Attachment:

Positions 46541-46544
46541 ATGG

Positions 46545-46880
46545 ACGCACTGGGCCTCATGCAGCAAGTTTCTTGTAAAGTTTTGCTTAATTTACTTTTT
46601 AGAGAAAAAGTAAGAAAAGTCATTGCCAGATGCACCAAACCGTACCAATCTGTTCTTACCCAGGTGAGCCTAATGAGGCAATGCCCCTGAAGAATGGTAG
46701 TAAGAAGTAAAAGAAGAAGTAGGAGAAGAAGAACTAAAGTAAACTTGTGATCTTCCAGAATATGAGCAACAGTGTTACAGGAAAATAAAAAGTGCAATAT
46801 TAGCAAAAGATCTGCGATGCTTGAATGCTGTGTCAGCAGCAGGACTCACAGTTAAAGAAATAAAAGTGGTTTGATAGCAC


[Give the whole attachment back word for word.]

Positions 46541-46544
46541 ATGG

Positions 46545-46880
46545 ACGCACTGGGCCTCATGCAGCAAGTTTCTTGTAAAGTTTTGCTTAATTTACTTTTT
46601 AGAGAAAAAGTAAGAAAAGTCATTGCCAGATGCACCAAACCGTACCAATCTGTTCTTACCCAGGTGAGCCTAATGAGGCAATGCCCCTGAAGAATGGTAG
46701 TAAGAAGTAAAAGAAGAAGTAGGAGAAGAAGAACTAAAGTAAACTTGTGATCTTCCAGAATATGAGCAACAGTGTTACAGGAAAATAAAAAGTGCAATAT
46801 TAGCAAAAGATCTGCGATGCTTGAATGCTGTGTCAGCAGCAGGACTCACAGTTAAAGAAATAAAAGTGGTTTGATAGCAC